How Getting An Irish Mortgage Has Changed

Retro warning! The following blogpost describes how getting an Irish mortgage has changed over the years.

Any dodgy hairstyles and clothing have been replaced by actors to protect the innocent.

Figures from the Central Bank show that the average mortgage rate is around 3 percent in Ireland today. This got me thinking about current affairs programmes on RTE, before the days of TV3 and Vincent Brown.

Irish people looked with envy at interest rates in Germany of around 2 or 3 percent while we were paying mortgage rates in the region of 11 to 12 percent.

Of course back then we had our own Punt and were linked to Sterling. We had financial independence of sorts, but paid dearly for it.

Many hours of discussion on RTE would take place about the reasons for our interest rates and why Germany could operate with such low interest rates. That was one of the attractions for Ireland when we looked at joining the single currency. The incentive that we would have low interest rates, like the rest of Europe, and not be tied to Sterling.

Has it really worked out the way we expected?

We have the low interest rates alright, but we also have banks that are on life support from the Government via the taxpayer, and hundreds of thousands of people in ongoing financial difficulty.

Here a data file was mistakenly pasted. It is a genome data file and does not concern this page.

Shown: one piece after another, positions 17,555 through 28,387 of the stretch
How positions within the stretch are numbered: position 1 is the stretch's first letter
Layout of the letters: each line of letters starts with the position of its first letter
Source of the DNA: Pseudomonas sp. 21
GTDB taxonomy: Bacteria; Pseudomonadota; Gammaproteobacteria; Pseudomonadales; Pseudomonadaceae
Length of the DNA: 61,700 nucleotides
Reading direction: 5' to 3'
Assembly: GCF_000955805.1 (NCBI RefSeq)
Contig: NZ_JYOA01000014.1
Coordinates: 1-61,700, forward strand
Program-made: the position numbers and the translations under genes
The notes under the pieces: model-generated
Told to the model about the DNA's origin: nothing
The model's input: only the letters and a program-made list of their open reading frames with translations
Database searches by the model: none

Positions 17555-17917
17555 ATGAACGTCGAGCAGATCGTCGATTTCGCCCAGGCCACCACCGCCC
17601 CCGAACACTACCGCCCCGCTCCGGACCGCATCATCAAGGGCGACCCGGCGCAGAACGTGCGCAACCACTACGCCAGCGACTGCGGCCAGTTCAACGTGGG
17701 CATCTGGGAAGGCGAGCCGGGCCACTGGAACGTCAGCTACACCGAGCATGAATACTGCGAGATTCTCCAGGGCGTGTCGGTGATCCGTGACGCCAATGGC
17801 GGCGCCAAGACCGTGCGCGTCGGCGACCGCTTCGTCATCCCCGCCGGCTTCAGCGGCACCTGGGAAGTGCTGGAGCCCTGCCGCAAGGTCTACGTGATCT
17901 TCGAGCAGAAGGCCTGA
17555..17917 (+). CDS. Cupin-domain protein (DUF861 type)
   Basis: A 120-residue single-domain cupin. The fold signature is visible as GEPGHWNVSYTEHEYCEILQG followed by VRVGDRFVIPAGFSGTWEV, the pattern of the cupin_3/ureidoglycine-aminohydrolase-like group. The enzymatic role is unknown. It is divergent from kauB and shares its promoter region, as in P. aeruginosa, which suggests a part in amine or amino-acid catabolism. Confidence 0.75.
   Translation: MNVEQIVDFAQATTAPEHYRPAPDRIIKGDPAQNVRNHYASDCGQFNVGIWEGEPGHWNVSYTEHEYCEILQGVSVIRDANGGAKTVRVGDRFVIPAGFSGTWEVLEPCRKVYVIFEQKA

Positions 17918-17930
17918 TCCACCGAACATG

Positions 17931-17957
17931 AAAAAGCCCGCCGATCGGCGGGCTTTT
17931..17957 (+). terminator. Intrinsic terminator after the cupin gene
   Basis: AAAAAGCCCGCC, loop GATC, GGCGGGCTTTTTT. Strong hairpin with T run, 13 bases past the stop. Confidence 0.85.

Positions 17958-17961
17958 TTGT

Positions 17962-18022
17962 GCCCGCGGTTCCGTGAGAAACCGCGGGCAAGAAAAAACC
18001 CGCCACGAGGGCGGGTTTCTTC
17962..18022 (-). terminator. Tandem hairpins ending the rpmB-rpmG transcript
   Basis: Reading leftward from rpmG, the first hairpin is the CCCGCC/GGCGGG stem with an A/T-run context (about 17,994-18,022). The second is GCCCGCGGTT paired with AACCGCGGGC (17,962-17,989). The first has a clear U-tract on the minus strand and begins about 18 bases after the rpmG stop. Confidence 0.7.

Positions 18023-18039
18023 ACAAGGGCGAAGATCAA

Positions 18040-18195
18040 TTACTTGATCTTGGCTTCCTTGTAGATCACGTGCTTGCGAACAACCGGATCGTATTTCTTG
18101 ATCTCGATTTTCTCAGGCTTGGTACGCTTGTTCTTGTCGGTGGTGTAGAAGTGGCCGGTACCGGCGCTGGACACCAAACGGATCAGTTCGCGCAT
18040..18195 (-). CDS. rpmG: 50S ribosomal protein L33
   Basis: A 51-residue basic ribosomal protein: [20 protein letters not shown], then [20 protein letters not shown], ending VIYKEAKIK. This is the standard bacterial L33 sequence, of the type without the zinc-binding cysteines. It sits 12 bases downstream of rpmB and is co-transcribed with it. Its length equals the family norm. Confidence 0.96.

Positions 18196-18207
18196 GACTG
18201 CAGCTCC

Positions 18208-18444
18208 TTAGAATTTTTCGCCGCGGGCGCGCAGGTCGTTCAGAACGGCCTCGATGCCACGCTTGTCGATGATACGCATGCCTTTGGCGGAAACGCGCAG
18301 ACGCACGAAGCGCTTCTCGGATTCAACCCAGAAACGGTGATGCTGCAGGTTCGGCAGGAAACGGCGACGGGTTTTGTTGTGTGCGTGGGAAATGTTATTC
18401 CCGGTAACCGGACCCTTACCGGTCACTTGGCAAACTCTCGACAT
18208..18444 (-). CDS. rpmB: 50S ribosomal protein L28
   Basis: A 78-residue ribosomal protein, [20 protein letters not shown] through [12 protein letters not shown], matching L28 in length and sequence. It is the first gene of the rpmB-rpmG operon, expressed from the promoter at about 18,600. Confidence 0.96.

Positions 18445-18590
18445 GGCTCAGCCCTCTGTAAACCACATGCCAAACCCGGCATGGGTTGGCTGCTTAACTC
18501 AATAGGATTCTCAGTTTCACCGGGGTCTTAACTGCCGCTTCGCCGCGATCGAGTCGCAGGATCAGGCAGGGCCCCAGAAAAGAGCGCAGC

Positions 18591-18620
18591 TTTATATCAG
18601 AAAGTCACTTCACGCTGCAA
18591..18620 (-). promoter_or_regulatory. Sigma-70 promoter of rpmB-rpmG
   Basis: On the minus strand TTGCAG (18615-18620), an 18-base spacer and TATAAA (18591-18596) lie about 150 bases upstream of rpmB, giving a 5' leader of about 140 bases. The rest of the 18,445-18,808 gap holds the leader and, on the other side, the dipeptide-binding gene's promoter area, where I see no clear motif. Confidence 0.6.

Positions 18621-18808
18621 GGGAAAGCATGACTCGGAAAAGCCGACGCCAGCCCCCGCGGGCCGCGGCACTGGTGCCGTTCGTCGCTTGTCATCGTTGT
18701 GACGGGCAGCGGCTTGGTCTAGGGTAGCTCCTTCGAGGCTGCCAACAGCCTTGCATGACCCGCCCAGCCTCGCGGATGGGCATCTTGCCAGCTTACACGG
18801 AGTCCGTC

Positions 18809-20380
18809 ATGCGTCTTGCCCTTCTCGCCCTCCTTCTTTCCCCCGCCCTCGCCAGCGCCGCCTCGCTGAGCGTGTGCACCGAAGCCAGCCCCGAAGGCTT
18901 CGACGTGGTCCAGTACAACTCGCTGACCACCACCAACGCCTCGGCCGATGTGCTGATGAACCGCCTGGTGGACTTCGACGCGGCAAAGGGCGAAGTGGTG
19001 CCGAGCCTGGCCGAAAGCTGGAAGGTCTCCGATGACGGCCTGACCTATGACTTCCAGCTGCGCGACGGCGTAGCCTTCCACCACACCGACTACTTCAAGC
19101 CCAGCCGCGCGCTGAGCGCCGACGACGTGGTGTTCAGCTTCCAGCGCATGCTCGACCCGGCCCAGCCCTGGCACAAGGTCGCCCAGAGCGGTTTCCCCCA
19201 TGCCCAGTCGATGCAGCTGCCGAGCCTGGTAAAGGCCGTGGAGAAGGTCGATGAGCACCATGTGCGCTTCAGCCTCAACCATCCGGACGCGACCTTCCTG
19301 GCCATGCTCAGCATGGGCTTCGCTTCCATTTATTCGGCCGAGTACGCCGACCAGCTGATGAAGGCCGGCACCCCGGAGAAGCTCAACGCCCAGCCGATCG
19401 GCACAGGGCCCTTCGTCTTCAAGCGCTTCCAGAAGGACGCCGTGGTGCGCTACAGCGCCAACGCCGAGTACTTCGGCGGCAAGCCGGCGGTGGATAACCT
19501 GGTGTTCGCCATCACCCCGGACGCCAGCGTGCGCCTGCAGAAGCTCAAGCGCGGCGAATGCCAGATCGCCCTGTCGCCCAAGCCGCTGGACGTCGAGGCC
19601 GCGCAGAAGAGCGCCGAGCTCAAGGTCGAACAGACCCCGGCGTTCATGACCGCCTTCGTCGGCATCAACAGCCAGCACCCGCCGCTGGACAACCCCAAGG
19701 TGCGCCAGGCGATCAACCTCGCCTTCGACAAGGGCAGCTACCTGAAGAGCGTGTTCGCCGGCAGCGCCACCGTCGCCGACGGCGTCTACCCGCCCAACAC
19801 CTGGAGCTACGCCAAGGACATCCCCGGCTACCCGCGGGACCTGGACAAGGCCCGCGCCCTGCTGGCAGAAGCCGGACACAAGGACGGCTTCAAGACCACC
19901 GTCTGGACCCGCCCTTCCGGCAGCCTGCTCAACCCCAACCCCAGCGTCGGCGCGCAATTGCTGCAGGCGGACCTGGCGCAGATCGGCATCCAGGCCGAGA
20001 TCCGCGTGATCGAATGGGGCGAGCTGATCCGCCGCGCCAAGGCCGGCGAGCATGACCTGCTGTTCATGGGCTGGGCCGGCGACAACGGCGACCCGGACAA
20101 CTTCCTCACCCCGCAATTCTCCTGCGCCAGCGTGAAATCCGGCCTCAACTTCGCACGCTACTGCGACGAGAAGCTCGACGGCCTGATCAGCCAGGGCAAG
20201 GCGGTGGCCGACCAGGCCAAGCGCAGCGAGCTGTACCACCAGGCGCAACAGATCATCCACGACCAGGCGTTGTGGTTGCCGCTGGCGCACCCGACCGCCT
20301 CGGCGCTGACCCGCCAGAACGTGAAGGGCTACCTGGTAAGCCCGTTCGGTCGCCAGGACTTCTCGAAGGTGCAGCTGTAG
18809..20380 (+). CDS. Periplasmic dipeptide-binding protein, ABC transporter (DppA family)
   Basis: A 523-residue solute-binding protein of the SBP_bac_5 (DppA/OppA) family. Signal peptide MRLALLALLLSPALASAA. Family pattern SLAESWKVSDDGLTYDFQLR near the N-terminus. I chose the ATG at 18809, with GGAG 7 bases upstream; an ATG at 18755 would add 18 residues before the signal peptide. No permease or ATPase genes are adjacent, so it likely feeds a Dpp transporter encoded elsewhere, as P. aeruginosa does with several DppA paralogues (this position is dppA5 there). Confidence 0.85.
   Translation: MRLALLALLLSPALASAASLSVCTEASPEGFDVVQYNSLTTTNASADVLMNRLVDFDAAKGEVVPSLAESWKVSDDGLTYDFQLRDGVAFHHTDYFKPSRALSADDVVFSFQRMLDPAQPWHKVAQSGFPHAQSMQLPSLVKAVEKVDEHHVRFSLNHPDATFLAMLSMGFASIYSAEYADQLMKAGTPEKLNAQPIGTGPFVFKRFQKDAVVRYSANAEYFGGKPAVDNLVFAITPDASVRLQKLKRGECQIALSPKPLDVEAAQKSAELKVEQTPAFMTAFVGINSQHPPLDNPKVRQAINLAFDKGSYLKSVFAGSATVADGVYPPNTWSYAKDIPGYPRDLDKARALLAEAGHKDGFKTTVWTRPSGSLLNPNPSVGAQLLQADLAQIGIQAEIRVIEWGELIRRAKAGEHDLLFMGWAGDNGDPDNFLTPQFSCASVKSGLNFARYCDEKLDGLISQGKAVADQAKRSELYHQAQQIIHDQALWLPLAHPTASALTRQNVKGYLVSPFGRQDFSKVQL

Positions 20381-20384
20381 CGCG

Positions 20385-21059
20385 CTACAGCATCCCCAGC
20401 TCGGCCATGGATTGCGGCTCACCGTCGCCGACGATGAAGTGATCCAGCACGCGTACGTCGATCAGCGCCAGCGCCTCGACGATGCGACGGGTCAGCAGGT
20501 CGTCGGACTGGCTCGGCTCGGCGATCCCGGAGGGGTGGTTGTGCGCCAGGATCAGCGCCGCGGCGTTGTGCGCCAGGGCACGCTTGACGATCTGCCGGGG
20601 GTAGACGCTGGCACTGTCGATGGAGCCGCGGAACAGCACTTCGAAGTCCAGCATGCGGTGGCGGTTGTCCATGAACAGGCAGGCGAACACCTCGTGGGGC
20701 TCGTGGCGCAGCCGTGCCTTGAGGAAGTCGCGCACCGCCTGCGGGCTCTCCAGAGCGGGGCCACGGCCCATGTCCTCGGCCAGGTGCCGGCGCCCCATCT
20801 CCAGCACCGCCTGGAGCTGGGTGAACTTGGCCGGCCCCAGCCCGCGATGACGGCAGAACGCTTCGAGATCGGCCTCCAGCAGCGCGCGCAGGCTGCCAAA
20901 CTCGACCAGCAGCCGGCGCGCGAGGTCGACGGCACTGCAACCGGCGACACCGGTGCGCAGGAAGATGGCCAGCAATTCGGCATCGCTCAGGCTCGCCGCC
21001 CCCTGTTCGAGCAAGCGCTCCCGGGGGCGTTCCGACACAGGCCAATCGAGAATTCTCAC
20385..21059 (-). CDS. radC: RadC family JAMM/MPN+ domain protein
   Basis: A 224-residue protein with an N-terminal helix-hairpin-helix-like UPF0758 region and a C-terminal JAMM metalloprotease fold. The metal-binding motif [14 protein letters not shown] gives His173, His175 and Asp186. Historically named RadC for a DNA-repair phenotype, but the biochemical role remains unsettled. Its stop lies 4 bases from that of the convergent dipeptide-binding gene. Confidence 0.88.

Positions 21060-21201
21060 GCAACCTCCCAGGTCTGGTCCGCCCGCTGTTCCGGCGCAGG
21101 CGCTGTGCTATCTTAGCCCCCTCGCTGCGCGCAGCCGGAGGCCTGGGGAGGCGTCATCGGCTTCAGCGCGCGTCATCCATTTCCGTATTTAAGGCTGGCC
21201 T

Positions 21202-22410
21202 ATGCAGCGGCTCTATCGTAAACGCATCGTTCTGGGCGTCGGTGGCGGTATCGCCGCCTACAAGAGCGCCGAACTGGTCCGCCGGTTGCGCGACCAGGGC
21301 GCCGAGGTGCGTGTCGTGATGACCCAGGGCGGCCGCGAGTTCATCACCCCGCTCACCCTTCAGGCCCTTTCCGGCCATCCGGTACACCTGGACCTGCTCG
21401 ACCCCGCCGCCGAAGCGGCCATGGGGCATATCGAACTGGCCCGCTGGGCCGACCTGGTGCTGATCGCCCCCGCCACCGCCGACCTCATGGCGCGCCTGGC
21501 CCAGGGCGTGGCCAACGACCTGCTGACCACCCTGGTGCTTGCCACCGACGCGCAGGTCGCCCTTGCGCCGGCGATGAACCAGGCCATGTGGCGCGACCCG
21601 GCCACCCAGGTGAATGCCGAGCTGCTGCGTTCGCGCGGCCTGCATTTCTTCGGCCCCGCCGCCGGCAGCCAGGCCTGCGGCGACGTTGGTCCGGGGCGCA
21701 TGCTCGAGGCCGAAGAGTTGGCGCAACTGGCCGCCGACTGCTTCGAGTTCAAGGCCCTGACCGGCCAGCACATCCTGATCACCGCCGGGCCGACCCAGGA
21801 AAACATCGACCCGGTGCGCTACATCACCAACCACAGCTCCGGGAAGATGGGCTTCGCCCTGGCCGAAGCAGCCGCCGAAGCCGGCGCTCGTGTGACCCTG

Back then in the long-haired and flared 1970’s, the Banks were not in the home mortgage market, it was left to the Building Societies to provide home loans. With hindsight, maybe the Banks should have stayed out of home mortgages and consequently would not be sitting on their present predicament. Then again, the senior bank staff would have missed out on all those bonuses.


Applying For A Mortgage In 1970s Ireland

To apply for a mortgage back then in the 70’s, you had to have the 15 per cent of the mortgage required on deposit with a Building Society for 6 months. Then you could fill in an application form and wait for a few weeks before word came if you had been granted a mortgage.

Living in rural Ireland back them, I remember having to travel 40 miles to the nearest Building Society in order to qualify for a mortgage. Back then, there was no suggestion that maybe you should borrow an extra few thousand to change the car as well. That was an idea that came in the boom.

After getting a mortgage sanctioned by your Building Society, you then had to go to the Bank and get a bridging loan for the amount to build your house. The Building Society would only release the money when you were actually living in the house, when their surveyor confirmed it all was in order.

When the house was completed, which used up all the loan money I went to visit my friendly bank manager telling him that the house was now complete, but I needed a furniture loan before I could move in.

This is when I hit the brick wall.

In a stern voice, I was told there would be no furniture loan until the bridging loan had been paid off. That finished me with that branch. So I had to go to another bank to get the necessary loan, in order to complete the transaction.
If we were half as quick to remember our financial history as we are when it comes to our political history, perhaps we would be less inclined to take things for granted.

Today’s impatient, always-on society means we’re often too busy and in a rush to take a step back and see the big picture.

All these years later, have we really made it any less stressful to go about having your own home?
The last word on the global economic crisis will be left to Stewart Lee…

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